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Cinematographer's Journey: Rightfooted in Ethiopia April 4th

COW Library : Indie Film & Documentary : Bill Megalos : Cinematographer's Journey: Rightfooted in Ethiopia April 4th
CreativeCOW presents Cinematographer's Journey: Rightfooted in Ethiopia April 4th -- Indie Film & Documentary Feature


On location in Ethiopia
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April 4
Another excellent day. We visited a second school in Dire Dawa and if anything, there was even more pandemonium. This time we were treated to a taekwondo presentation by a few dozen students. (Patrick and Jessica met when she took one of his taekwondo classes. He's a fifth degree black belt and she's a second degree.) Patrick and Jessica did a short presentation for them immediately afterward. Although they were a bit rusty, they were well received. We visited a few classrooms, Jessica connected with all the students (there were many more deaf students today) and we had another traditional coffee ceremony.



The kids demo taekwondo with Patrick and Jessica.


The best interaction was with a blind boy named Bainu who could speak a bit of English but held his head down for the longest time while his mother spoke. She had moved with him to Dire Dawa from a remote village where her husband and their other children remained so that Bainu could come to this school that has the resources for disabled children. At one point when there was a pause, I touched his hand and asked him what he wanted to become and he said a singer. I then asked if he would sing for us and he did, From that point on, it was HIM talking, not his mom.


Bainu
Bainu from Dire Dawa.


As we were getting set to leave, the classrooms emptied. The school was several two-story buildings around a central courtyard. There must have been a thousand students in their bright yellow shirts clapping and chanting. I needed to climb on to of our van to even get a sense of the crowd and stayed up on top as they followed us out the gates into the street. Someone had seen fit to send a dozen soldiers to accompany us (maybe they just wanted to see Jessica themselves) and they came in handy to keep order.





Saying goodbye. Click images for larger views.


After lunch we had our best home visit so far. We had met Tiana and her mother in the morning at the school. Tiana could see until she was seven when she got seriously ill and lost her sight and developed serious neurological damage. She needs help to stand and walk and stopped going to school after getting ill. It's only been in the past few years that she's returned to school.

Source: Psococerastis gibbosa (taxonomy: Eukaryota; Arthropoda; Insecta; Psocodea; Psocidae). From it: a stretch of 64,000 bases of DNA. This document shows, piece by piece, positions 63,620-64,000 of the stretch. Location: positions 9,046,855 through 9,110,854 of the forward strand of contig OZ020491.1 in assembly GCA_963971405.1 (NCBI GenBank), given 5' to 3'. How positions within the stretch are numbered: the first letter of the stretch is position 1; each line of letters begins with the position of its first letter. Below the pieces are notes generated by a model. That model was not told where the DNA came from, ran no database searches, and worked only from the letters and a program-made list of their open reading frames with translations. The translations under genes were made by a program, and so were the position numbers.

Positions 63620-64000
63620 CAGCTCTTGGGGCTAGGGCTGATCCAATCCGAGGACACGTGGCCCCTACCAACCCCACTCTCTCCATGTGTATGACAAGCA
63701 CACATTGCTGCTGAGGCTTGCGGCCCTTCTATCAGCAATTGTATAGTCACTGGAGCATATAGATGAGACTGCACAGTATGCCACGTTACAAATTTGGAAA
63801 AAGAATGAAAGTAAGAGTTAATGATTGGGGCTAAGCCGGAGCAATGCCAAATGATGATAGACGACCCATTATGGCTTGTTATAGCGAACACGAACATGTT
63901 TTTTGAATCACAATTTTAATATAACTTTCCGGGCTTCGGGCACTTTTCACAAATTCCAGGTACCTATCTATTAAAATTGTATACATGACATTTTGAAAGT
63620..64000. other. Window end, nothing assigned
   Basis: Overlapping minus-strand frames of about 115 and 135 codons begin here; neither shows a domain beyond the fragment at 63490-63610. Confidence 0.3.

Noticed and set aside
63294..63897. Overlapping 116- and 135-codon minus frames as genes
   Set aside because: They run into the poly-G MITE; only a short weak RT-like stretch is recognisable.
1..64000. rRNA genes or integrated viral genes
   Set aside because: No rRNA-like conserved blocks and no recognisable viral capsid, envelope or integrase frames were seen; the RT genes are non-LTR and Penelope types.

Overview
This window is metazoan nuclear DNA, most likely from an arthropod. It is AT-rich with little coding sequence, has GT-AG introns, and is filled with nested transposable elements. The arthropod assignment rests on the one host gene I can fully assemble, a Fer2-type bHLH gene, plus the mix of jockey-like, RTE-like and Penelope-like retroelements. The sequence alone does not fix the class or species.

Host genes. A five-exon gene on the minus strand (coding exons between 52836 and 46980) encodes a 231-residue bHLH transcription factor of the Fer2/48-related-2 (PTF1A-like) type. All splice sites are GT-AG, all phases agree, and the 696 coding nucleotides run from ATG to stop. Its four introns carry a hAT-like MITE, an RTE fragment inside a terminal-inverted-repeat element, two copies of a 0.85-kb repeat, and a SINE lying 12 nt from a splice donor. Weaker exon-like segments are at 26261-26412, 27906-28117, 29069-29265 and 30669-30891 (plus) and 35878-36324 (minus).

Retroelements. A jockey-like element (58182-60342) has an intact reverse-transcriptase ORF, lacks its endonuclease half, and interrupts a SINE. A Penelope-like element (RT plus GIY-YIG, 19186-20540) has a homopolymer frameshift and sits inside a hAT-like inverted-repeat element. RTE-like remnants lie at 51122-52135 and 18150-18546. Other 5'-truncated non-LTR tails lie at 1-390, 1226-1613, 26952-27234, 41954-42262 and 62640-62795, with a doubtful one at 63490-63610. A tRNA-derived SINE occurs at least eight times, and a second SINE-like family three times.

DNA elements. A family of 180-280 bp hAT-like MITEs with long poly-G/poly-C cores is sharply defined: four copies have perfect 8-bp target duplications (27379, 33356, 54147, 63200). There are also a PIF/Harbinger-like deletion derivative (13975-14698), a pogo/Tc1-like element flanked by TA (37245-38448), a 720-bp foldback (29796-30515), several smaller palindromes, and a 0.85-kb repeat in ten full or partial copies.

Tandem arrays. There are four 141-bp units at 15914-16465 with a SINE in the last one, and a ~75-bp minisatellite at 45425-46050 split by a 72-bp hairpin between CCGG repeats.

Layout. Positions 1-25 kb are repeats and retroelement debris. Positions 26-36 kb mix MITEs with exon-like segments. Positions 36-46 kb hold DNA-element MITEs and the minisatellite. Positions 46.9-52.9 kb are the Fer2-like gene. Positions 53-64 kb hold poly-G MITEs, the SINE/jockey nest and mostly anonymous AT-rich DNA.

The meeting started off poorly. Tiana was very shy, although we'd met earlier in the day and Sala, our wonderful translator, had to draw even one or two word answers out of her. Her mother and sister and even a neighbor would break in and answer the questions. (It turns out that Tiana speaks five languages and our conversation went back and forth between Amharic (the main Ethiopian language) and Arabic (they were a muslim family.) We stopped after it was clear that it was going nowhere and we moved Jessica right next to Tiana with Sala beyond Jessica and cleared the room except for Tiana's mother.



Tiana's home, with translator Sala on the right.


Nick had the great idea to ask Jessica and Tiana to touch each other and encouraged Tiana to feel Jessica's face. Everything turned around after that and it was wonderful. Even through the only light was through the open door and it was a busy street outside neighbors and onlookers were quiet(ish) and we had a much easier time. (ok, I did have Patrick hold the LED light dimmed down all the way filling just a touch on Jessica and the darker Sala, who were both in a bit of shadow.) It was very hot, however, and after an hour, I was drenched. It was well worth it for the tender interaction we managed to capture, but towards the end, Tiana had a small seizure and seemed to have forgotten what had been discussed before.


Tiana shaking Jessica's foot. Photo by Molly Feltner
Tiana shaking Jessica's foot. Photo by Molly Feltner.


In the late afternoon, we left wonderful Dire Dawa and headed to a smaller town called Harar, We stopped a few times on the way to get scenic shots and the van driving through the countryside. No matter how great town and cities are, I don't feel really arrived in a country until I've been out in the rural areas. Harar is much smaller, I expect the schools and their resources to be more meager. Just before arriving, we passed through a small town built along the road that is a big qat market. There were truckloads and bundle after bundle of the fresh product being unloaded and traded. The plant is volatile, the potency decreasing rapidly after 36 hours. What we saw being traded late in the day would be shipped and distributed overnight and be sold to the end-user tomorrow morning and chewed tomorrow afternoon throughout the country.

Again the treat of arriving after dark and seeing where we've landed come daylight.




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